‘What a bounteous banquet of costly viands is spread before an ardent-minded, grateful-spirited Perambulator!’ Old Humphrey’s Walks In London
‘One must perambulate early and late in all weathers, to know a little about London’. The London Perambulator
London is a gift for those who wander. Sometimes you can pick a new area and just stroll wherever the whim strikes you; sometimes you can take a different route between two familiar destinations. Either way, you’ll find your appreciation of the city is inordinately increased.
There is a healthy industry in London walking – M@ recently compiled a list of his ten favourite for the Guardian – but if you need something cheaper and more challenging, you can always take a self-guided walk over a longer distance. I once walked the Thames from St Paul’s to Hampton Court on a Sunday afternoon, criss-crossing bridges and sticking as close to the river as possible. It was particularly satisfying to see how easy it is to walk on the river bank – the only place I had to take a significant detour was around the ever-weird Chelsea Harbour.
In a similar vein, a couple of books have recently come out on the theme of London walking. Walk The Lines is about Mark Mason‘s decision to walk every tube line in London, above ground, an overall distance of 403 miles that takes him everywhere from Amersham in the north-west and Epping in the far east to Morden in the deep south.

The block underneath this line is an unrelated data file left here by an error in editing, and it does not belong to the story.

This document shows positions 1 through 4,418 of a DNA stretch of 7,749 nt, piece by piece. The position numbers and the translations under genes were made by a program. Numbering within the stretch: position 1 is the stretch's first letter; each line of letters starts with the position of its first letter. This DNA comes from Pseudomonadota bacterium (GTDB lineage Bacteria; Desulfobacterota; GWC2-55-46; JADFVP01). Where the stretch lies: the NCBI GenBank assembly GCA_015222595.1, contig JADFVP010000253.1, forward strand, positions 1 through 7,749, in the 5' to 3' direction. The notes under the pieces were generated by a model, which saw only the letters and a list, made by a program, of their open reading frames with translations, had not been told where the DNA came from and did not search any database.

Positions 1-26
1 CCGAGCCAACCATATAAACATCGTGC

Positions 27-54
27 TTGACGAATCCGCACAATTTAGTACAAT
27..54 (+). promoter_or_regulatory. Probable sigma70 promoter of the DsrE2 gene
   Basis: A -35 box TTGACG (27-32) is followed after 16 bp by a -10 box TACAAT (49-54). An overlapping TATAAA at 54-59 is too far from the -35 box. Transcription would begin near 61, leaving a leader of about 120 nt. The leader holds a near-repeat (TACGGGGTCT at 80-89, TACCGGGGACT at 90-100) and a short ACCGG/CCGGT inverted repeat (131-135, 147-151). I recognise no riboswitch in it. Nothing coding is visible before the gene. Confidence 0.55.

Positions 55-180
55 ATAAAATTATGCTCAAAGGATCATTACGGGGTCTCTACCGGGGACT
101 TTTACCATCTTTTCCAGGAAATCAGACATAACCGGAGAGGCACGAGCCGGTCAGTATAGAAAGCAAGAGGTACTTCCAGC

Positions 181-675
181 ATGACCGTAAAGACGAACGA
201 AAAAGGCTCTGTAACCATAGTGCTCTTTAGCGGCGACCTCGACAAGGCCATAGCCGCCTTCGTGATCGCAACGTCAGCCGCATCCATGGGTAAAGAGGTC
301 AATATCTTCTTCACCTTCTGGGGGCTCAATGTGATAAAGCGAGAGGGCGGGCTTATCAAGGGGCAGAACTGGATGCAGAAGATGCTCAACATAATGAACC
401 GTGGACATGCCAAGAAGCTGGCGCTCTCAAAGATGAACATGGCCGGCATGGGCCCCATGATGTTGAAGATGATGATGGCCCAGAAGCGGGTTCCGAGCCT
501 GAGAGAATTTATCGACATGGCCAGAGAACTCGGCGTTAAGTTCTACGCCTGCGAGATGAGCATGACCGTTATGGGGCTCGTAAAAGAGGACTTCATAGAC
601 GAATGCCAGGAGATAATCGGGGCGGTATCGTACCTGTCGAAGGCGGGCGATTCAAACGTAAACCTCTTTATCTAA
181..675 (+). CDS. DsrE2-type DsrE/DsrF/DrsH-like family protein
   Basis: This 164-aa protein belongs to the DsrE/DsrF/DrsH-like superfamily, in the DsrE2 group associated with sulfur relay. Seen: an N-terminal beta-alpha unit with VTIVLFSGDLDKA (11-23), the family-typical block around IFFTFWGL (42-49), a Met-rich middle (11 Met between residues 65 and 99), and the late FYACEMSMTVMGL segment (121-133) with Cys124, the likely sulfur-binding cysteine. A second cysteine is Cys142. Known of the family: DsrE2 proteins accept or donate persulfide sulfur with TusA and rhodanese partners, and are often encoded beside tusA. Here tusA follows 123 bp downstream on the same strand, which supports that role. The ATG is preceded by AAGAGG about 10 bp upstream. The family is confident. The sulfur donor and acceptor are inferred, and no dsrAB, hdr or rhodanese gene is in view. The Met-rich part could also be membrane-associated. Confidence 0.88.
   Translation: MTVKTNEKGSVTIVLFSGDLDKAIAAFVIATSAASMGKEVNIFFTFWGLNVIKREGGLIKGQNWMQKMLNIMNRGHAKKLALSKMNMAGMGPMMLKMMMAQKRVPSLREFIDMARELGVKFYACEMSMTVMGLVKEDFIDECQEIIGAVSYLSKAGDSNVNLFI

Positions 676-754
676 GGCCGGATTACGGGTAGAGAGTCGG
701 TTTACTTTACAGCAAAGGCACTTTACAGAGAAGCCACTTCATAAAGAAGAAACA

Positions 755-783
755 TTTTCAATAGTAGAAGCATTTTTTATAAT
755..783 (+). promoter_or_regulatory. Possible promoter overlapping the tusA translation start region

Mason enjoys discovering new parts of the city and peppers his book with brilliant London trivia but is at his best when writing about the pleasure walking can provide. As he writes, ‘Once you’ve caught the bug, you feel an urge to plan your walks, be it thematically, geographically or by some other means. There must be a raison d’être for your ramble.’ This, he thinks, taps into a similar mentality to that of a collector: ‘It’s not about studying, about observing or noting. It’s about collecting. About claiming the city’s greatness, or at least some small part of it, for yourself.’
Mason’s book is a fun read, but you couldn’t very well use it to walk the tube lines yourself, even if you were lunatic enough to want to do so. Tom Bolton’s London’s Lost Rivers, however, bills itself as ‘A Walker’s Guide’ and is a terrific mix of history, topography and practicality. It maps – astonishingly diligently – the courses of eight of London’s buried rivers, so walkers can follow them for themselves, pointing out items of interest they can see along the way while also offering some historical context about the subterranean rivers.
Along with Nicholas Barton’s The Lost Rivers of London, it’s essential for any fan of buried rivers (Diamond Geezer says much the same here). The atmospheric Polaroid photographs by SF Said are a nice touch, as is the introduction by the great Londonphile Chris Fowler. Highly recommended.